Cat Hobbs is the founder and director of We Own It, a campaigning organisation that seeks to protect and expand public ownership. She studied philosophy, politics and economics at Oxford University and started out running a local rail campaign in Bristol. She worked at the Campaign for Better Transport, a credit union and a sustainability consultancy before starting We Own It.
How do you start your working day?
Green tea, porridge with berries, and a walk or run around the block or cycle to the office. I try to plan out my day and set my three main priorities. Over the years I’ve got a lot more organised and developed better habits – I’m learning the value of routines and planning!
What has been your career high?
So many highs! We’ve won quite a few victories in campaigning and making the case for public services for people not profit – from the NHS to buses. I think what makes me happiest now is that we’ve developed a really amazing team. When I started We Own It people would often ask “is it just you?” I’d have to say “yes” and they’d sometimes look at me like I’d lost the plot. Now we’re still small but I’m working with some really impressive and wonderful people in the team, incredibly passionate and committed supporters and donors and we’re linked in with brilliant wider networks of people.
What has been the most challenging moment of your career?
I think it was probably the moment I gave up the day job and went full-time at We Own It. For a few years I’d been doing communications for a sustainability consultancy part-time while getting We Own It off the ground. Having that buffer gave me some financial security, but at the start of 2016 I took the plunge and crossed my fingers that it would all work out!
If you could give your younger self career advice, what would it be?
I think campaigners can have this built-in issue, which is that we think we can change the world, and to have an impact we need to really believe that and claim our power, but then with power comes responsibility and it’s hard to know where the limits are. It turns out my mum was right all along – it’s all about balance…
Which political figure inspires you?
I think Caroline Lucas is absolutely amazing. She does so much and makes it look easy.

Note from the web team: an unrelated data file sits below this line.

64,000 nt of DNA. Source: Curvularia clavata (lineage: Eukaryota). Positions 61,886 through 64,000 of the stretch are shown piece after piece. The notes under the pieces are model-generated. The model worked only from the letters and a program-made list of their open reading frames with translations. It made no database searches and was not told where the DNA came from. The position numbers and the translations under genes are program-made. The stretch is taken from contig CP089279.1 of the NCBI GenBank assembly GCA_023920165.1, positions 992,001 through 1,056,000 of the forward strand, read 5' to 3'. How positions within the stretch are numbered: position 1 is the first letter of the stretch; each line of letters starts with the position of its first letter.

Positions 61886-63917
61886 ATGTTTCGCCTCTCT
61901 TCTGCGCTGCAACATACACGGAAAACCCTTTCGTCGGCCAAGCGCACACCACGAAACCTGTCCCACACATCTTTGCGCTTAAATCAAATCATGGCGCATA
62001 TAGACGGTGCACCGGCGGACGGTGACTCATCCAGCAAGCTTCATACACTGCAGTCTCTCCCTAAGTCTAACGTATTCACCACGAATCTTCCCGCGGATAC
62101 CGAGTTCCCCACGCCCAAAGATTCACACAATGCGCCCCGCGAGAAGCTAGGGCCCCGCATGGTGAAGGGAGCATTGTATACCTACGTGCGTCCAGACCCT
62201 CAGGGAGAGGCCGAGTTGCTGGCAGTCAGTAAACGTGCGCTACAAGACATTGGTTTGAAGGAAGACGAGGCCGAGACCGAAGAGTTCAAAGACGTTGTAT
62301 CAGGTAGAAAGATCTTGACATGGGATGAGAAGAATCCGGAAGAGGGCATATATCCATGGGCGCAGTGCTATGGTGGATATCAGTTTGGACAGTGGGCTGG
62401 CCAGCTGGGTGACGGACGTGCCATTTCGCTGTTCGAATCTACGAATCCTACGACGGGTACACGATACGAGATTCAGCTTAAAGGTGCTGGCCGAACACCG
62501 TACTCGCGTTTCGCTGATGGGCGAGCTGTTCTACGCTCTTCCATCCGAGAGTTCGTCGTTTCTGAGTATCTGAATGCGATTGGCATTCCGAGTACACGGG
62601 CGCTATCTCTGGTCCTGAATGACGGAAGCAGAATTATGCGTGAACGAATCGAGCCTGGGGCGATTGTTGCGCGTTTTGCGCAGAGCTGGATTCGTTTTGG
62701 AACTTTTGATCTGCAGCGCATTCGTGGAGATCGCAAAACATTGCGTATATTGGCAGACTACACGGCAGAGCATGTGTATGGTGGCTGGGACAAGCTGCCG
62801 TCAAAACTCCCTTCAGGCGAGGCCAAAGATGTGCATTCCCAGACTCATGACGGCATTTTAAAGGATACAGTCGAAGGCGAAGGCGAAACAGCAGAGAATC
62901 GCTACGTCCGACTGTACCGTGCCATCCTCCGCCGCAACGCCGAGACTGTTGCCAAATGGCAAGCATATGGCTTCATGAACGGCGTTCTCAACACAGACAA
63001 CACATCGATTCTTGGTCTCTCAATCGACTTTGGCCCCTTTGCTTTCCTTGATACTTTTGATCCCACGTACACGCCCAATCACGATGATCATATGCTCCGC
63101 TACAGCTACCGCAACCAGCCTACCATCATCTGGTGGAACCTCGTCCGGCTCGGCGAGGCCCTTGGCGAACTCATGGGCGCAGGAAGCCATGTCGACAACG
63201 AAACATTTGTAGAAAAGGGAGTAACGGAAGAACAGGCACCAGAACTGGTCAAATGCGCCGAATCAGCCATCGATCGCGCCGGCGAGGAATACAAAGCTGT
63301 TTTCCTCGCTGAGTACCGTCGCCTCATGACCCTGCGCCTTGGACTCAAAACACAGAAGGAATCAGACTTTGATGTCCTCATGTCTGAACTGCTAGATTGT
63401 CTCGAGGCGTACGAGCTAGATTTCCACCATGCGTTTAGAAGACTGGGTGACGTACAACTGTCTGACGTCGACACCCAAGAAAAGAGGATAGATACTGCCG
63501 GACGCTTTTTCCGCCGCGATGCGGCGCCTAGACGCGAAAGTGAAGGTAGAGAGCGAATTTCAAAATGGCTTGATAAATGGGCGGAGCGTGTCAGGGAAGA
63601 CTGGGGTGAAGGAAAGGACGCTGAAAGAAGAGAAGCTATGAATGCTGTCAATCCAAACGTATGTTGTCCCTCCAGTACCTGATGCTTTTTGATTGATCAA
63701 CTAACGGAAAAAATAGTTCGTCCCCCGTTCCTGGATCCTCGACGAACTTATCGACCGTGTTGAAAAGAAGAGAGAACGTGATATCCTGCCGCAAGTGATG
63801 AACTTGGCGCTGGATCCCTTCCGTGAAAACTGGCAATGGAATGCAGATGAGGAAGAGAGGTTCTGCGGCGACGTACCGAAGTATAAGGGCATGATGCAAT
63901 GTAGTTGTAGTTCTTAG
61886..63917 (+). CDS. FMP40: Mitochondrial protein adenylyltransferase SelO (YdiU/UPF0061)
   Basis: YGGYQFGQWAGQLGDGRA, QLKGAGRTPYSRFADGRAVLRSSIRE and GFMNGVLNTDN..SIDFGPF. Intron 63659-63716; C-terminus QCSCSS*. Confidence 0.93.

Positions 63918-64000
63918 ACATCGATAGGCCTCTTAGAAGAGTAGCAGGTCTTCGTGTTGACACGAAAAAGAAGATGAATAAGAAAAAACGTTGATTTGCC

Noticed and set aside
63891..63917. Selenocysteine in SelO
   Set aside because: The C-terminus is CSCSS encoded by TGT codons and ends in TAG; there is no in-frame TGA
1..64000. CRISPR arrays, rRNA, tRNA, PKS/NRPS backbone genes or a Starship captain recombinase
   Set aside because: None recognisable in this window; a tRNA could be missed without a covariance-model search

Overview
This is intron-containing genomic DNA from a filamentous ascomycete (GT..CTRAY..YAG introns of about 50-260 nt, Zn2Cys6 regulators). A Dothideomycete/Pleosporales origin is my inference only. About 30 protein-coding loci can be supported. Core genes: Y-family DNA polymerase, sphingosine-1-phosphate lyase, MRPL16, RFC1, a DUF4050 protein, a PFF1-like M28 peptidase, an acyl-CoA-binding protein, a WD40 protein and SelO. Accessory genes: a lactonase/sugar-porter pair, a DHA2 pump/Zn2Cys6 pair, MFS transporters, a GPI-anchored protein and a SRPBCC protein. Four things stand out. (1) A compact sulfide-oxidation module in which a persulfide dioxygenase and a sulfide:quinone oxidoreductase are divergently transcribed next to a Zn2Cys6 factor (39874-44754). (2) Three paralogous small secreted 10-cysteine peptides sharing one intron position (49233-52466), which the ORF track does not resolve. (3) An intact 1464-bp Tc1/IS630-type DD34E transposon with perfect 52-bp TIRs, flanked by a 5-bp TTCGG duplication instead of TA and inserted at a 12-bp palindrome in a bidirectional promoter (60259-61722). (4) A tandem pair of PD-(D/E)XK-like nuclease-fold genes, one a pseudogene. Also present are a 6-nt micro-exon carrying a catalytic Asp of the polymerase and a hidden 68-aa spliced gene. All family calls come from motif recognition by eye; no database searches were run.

What UK policy or fund is the government getting right?
It’s right that the government is allowing mayoral combined authorities to re-regulate the buses. Since Thatcher, bus passengers have been totally failed by deregulation and privatisation. Wales is consulting on regulating its whole network, Scotland is allowing local authorities to run buses directly, and, of course, Andy Burnham in Greater Manchester has committed to re-regulating the buses despite huge opposition from the private bus companies. Other cities are planning to follow in his footsteps. Next stop: reviewing the ban on councils owning and directly running bus services, which the government’s bus strategy says is “ripe for review”. Publicly owned Reading Buses shows us what’s possible – it reinvests an extra £3m into services because it doesn’t have to pay dividends. The best bus networks are both publicly regulated and publicly owned so they can be planned and run for passengers, not profit.
And what policy should the UK government ditch?
The government should ditch its 40-year extreme ideological fixation with privatisation, which means we’re all paying more and getting less – whether that’s outrageous energy bills or privatised water companies pouring raw sewage into our rivers because they don’t want to invest. Actually “taking back control” means having public services that work for all of us, not just a handful of shareholders. We need a mixed economy instead of insisting that private companies must do everything. Oh, and the government should ditch the plan to privatise Channel 4, like yesterday. Industry doesn’t want this sell-off and neither do three out of four Conservative voters.
What piece of international government policy could the UK learn from?
It’s hard to choose – there are so many countries where public ownership is the norm for public services and it means people have more money in their pocket and a higher quality of life. Public transport in Switzerland is a great example. The Swiss invest properly in their public transport and it’s run for people not profit. Their railway is the best in Europe and it links in with “clockface” trams and buses. Every village of 300 people or more can rely on a regular service.
If you could pass one law this year, what would it be?
Reinstate the NHS as a fully public service, end outsourcing and stop the real-terms cuts, invest in our NHS. I believe our NHS is the best thing this country has ever created but we’ve wasted so much money on private companies (like the £37bn spent on privatised Test and Trace). Reinstating the NHS without private companies and providing proper funding would be a hugely popular, common-sense policy. Patients would benefit, staff (who’ve sacrificed so much) would benefit and we could all rely on the NHS again. That kind of policy would give people peace of mind. We wouldn’t have to worry about our health and could trust that the NHS will be there for our children and grandchildren.